2 Options for Dealing With an Underwater Mortgage After Chapter 7

Most of the time, people with underwater mortgages want to know what their options are before they file Las Vegas bankruptcy. They usually receive the list: short sales, offering the deed-in-lieu of foreclosure, refinancing, bankruptcy, etc. However, people who have already filed chapter 7 bankruptcy find that they still have to pay on the mortgage lest the lender foreclose on their property. The problem is that a chapter 7 filing discharges a mortgage, but it doesn’t strip the lien. The lender may not be able to sue the debtor in court for a default, but it can recover the house. The benefit of the discharge only goes so far.

This doesn’t mean the lender doesn’t benefit if the debtor stays in the home. The property’s value might improve, which would make the lien more valuable, and if the debtor pays down superior mortgages, the position of the discharged one improves. Even unpaid interest is just more money for the creditor. Clearly, the debtor has a good reason to get the lien removed, but what options are there?

  1. The most common response is to strip the lien in chapter 13. The so-called “chapter 20” bankruptcy, which means the debtor files in chapter 7 and then in chapter 13 (adding up to 20) to eliminate secondary mortgages encumbering the property, is very popular in bankruptcy circles.
  2. The other option is for the debtor homeowner to buy off the lender. Sometimes settlements on discharged, underwater inferior mortgages can go for pennies on the dollar. And why shouldn’t they? If the debtor walks away from the home, or allows the lender to foreclose on it, the lender ends up owning a property with superior liens on it, which means it’s likely to lose the property just as quickly as it gets it. The lien is literally the only reason it has to stick around.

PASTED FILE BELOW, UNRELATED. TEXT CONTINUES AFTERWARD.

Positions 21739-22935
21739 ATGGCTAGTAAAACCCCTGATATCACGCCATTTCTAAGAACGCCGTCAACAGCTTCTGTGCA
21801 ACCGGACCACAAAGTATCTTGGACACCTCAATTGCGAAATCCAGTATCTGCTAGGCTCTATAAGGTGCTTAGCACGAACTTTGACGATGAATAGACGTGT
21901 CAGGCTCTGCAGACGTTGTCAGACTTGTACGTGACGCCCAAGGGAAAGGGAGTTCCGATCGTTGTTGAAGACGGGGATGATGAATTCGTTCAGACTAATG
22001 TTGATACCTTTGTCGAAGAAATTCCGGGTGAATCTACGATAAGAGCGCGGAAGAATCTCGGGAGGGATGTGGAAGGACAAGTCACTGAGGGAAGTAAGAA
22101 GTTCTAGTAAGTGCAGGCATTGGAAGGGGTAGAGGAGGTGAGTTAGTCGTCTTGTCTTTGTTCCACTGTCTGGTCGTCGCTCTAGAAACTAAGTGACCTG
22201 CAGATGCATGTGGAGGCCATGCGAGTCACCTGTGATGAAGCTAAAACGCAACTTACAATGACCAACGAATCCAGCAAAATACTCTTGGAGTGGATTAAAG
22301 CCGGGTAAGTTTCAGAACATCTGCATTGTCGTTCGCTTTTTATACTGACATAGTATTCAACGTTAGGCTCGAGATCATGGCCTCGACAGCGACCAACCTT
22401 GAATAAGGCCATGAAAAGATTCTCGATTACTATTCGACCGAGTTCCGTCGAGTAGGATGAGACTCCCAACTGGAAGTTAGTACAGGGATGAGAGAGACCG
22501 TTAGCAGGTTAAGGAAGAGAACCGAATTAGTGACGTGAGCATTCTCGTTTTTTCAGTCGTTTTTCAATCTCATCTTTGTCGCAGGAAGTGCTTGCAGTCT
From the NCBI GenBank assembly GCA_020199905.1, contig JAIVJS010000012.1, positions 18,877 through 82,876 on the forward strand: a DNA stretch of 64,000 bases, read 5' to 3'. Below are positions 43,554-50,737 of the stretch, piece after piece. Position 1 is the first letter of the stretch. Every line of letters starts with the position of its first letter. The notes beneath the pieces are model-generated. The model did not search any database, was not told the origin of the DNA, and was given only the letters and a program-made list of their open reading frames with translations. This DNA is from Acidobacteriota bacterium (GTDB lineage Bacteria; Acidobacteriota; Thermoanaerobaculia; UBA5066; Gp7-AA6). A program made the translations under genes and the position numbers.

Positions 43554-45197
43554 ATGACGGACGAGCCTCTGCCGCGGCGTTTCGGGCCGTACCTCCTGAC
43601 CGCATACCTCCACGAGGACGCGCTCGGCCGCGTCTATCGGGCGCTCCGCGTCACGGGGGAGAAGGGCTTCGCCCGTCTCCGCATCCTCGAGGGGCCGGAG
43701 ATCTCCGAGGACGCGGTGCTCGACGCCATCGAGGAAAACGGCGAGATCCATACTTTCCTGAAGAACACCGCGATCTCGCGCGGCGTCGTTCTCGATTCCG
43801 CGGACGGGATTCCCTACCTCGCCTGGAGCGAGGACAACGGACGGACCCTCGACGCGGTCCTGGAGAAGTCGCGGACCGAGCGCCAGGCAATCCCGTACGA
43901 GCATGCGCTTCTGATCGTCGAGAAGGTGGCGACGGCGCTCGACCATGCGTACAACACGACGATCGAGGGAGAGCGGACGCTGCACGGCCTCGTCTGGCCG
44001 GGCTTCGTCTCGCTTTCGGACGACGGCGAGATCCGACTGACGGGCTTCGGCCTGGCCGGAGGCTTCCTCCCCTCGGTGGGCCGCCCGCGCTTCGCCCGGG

The biggest benefit of filing chapter 7 before dealing with the junior lien-holder is that any canceled loan sum will not be counted as income the way a mortgage deficiency would be in a short sale. Rather than settling on the mortgage, what homeowners in these circumstances are doing is simply buying off the lien. As a result, no debt is canceled, so it’s a worthwhile option to consider, especially for homeowners who think it’d be cheaper than going through chapter 13 bankruptcy. It will, however, require guidance from an experienced Las Vegas bankruptcy lawyer to navigate the options.

For more questions about bankruptcy in Las Vegas, please feel free to contact an experienced Haines & Krieger Las Vegas bankruptcy attorney for a free initial consultation. Call us at 1-702-880-5554 to set up your free consultation.

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